[Bell Historians] Moseley Steel Bells

Chris Pickford c.j.pickford.t21 at TAWEvXpOoOPmaHMsD44UH4vlZvIdxRFTovTqCex-1PUca1K_Rl5MDD7Z-AkhRtSwjWlixgC6doxNXvuA1ALTTYXavhzdOg.yahoo.invalid
Sun Jan 8 23:15:25 GMT 2012

Let's be clear about a few things regarding Moseley. 


These bells have had a very chequered history. Although cast in the 1850s
and therefore 160 years old, they have hardly ever been rung. In all, they
have been used for rather less than 20% of their existence - and always
regarded as a "joke ring" musically


Initially "on loan" to St.Marie's, Sheffield, from 1861 until replaced by
"proper bells" in 1874, they were acquired for Moseley shortly afterwards,
However, records indicate that they were not rung much except for brief
periods after rehanging in 1903 and "resurrection" in 1991. They were
certainly silent (derelict and disused) from  about 1909 to 1991.


It's all very well suggesting that they should be preserved as a last
surviving eight (or whatever "significance" people wish to attach to them to
argue the case) but, as Richard Grimmett has said, the possibilities are
limited. Moreover, the protagonists of the current scheme have tried very
hard to find alternative uses for the bells but there isn't much interest
out there. Preservation would entail incurring costs, and that's where
"ideals" interface with reality. Sentiment and practicality are very
different things, I'm afraid. Any idea that they might be relocated
elsewhere - or retained at Moseley - as a ring is pure pie-in-the sky. It
won't happen.


The bottom line here is that whilst the historical significance of this ring
has been carefully considered throughout, even ardent conservationists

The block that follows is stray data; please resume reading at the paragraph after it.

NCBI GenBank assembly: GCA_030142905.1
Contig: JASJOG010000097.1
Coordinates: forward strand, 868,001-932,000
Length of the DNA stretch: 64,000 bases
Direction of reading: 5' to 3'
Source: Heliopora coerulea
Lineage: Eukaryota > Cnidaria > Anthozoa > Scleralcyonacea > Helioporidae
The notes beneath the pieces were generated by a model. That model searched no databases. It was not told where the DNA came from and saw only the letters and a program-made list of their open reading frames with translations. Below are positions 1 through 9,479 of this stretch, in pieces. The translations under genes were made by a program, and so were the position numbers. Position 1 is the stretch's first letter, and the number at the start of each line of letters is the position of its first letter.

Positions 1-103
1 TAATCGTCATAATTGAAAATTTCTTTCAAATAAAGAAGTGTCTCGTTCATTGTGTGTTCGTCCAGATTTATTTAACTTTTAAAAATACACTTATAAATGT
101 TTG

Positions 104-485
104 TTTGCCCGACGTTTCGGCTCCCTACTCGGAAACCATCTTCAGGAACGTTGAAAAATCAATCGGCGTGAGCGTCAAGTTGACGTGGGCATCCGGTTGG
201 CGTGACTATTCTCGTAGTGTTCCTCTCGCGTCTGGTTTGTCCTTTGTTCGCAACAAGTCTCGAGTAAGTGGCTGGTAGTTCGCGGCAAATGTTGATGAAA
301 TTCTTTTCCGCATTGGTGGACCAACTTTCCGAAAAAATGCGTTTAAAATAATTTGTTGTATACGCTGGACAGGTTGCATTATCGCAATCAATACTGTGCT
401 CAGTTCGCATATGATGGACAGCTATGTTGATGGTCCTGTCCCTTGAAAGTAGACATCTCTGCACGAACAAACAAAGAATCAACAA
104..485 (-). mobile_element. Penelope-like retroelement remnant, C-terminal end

accept that it is unreasonable to expect any parish to keep such a ring of
bells. The then CCC considered "listing" these bells long before replacement
was under consideration and decided then that it would be wrong to insist on
preservation for that reason, and more recently the CBC has supported the
current plans. The decision to allow them to be replaced has not been taken
lightly by anybody, and it must, surely, be wrong to oppose it now.


The "litmus test" is whether or not a local band (and local congregation)
would be willing to accept the sort of noise these bells produce week-in
week-out. Would those who oppose replacement be willing to ring Moseley's
steel bells weekly and be content with it? We have seen conservation dogma
reducing the say of local people - those who use and maintain things, and
who meet the costs - to the margins. I personally believe that the system -
while intended to safeguard - has now become too heavily weighted in favour
of preservation to the disregard to practicalities and carefully considered
local choices. This is the sort of case where the views of locals simply
cannot reasonably be marginalised or ignored and I, for one, would not wish
Moseley to be saddled with its existing bells for ever, whatever their
supposed "significance". DACs and their bells advisers do face challenges
and dilemmas, but if I was still the Birmingham DAC Adviser (as I was when
the bells were resurrected) then I would have supported replacement now. 


The revival of ringing there is entirely due to the late Ralph Vines and
those who got the bells ringable again in the early 90s. That activity there
has been sustained for some 20 years with the current bells is really quite
remarkable, but the now established band deserves a better "changeringing
instrument" on which to perform. Leave them alone and let it happen!


Chris Pickford


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